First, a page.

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Article
Nov 2012

The Long-term Outcomes of Pediatric Pleural Empyema: A Prospective Study

Author Affiliations

Author Affiliations: Pediatric Outcomes Research Team (PORT), Division of Pediatric Medicine (Drs Cohen, Mahant, Ragone, and Weinstein), Division of Respiratory Medicine (Dr Dell), Division of Infectious Diseases, (Dr Wadhwa), Department of Pediatrics; Department of Diagnostic Imaging (Drs Traubici and Connolly); Child Health Evaluative Sciences, Research Institute (Drs Cohen, Mahant, Dell, and Weinstein), The Hospital for Sick Children; and Institute for Health Policy, Management, and Evaluation (Drs Cohen and Dell), University of Toronto, Canada.

Arch Pediatr Adolesc Med. 2012;166(11):999-1004. doi:10.1001/archpediatrics.2012.1055
Abstract

Objective To describe the long-term outcomes of pediatric pleural empyema.

Design Prospective observational study from October 2008 to October 2011.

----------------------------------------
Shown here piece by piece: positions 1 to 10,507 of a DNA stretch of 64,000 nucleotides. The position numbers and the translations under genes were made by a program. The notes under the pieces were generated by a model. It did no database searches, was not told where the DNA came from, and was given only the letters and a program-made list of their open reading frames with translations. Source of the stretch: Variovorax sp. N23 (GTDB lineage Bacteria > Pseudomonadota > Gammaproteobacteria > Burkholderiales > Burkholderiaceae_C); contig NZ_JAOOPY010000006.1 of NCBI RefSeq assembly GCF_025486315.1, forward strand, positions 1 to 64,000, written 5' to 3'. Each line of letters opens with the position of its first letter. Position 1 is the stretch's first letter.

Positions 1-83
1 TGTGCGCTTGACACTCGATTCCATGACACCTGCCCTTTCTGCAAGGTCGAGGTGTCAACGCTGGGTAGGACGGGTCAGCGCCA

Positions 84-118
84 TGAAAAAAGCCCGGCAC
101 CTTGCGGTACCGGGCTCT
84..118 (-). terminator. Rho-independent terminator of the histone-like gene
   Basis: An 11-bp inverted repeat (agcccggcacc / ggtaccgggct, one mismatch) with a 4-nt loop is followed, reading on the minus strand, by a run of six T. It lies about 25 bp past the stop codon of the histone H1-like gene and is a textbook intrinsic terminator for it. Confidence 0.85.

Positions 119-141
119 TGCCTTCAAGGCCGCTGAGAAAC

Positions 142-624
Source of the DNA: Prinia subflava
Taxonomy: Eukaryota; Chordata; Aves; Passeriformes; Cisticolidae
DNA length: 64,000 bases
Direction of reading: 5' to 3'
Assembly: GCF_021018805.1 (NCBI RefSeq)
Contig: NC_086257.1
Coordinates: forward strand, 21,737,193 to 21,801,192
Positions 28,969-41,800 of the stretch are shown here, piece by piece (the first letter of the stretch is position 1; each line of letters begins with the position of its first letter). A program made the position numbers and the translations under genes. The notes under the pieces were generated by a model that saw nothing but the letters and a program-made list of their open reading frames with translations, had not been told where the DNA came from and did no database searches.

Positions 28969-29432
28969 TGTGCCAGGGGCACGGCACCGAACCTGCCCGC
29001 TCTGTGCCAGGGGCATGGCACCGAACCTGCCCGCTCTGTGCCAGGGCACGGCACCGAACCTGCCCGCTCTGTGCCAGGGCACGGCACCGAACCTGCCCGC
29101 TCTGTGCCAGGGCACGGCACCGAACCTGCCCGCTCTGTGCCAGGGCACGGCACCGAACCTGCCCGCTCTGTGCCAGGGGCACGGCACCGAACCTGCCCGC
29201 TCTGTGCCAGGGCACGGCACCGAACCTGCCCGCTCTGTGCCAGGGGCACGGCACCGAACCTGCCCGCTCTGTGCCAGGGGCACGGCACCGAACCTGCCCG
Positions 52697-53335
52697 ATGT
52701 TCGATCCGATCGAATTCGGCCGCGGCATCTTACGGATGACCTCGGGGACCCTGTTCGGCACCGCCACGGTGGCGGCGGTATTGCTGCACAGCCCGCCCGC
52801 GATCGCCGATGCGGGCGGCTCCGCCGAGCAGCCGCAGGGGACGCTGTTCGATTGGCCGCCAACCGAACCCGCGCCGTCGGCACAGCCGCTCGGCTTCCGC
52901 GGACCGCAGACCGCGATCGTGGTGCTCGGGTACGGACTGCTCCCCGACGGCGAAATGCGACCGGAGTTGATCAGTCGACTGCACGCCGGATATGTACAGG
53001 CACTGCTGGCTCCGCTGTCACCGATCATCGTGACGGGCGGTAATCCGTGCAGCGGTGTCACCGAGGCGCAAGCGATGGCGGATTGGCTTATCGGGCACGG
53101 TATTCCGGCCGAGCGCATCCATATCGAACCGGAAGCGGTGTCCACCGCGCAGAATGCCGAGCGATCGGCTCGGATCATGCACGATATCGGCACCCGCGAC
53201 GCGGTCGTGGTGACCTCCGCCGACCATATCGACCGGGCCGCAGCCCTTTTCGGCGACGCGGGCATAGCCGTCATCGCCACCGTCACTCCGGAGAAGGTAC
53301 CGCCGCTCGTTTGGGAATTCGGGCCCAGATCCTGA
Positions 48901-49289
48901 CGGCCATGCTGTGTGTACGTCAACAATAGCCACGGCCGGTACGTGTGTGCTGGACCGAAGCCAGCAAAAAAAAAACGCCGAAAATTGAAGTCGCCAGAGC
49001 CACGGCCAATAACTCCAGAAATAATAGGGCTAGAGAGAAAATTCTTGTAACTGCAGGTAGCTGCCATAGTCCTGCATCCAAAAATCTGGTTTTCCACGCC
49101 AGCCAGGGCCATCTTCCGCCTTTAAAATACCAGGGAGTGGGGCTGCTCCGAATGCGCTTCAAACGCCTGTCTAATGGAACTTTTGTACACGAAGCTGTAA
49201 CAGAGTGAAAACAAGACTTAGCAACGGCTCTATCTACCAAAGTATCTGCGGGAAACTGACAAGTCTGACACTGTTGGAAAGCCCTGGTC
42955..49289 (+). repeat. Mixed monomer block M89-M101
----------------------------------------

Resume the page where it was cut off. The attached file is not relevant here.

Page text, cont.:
Setting Tertiary care children's hospital.

Participants Children with pleural empyema (loculations and/or septations identified on radiologic imaging or frank pus on thoracentesis).

Main Outcome Measures Children were seen 1, 6, and 12 months postdischarge. Outcome measures included symptoms and signs of respiratory disease, child and parental impact, radiographic resolution, spirometry, and health-related quality of life (Pediatric Quality of Life Inventory score). Analysis was based on the last observation carried forward for missing data.

Results Eighty-two of 88 patients (93%) eligible were recruited. Fifty-four percent were male and mean (SD) age was 4.5 (3.4) years. Outcome data was obtained in 100% at 1 month, 90% at 6 months, and 72% at 1 year. Seventy-one percent had effusions occupying a quarter or more of the hemithorax and 62% of effusions were drained. Fever, cough, parental work loss, child school loss, radiographic abnormalities, and abnormal spirometry results were common in the first month and then declined. By the last observation, 2% of patients had abnormal radiographs (aside from pleural thickening), 6% had mild obstruction on spirometry, and Pediatric Quality of Life Inventory scores were better than for children with asthma (P < .001). Patients with abnormal outcomes in 1 measure had normal outcomes in all other clinical measures.

Conclusions Clinically important phenomena persist in the short-term, but virtually all children with pleural empyema have no long-term sequelae.

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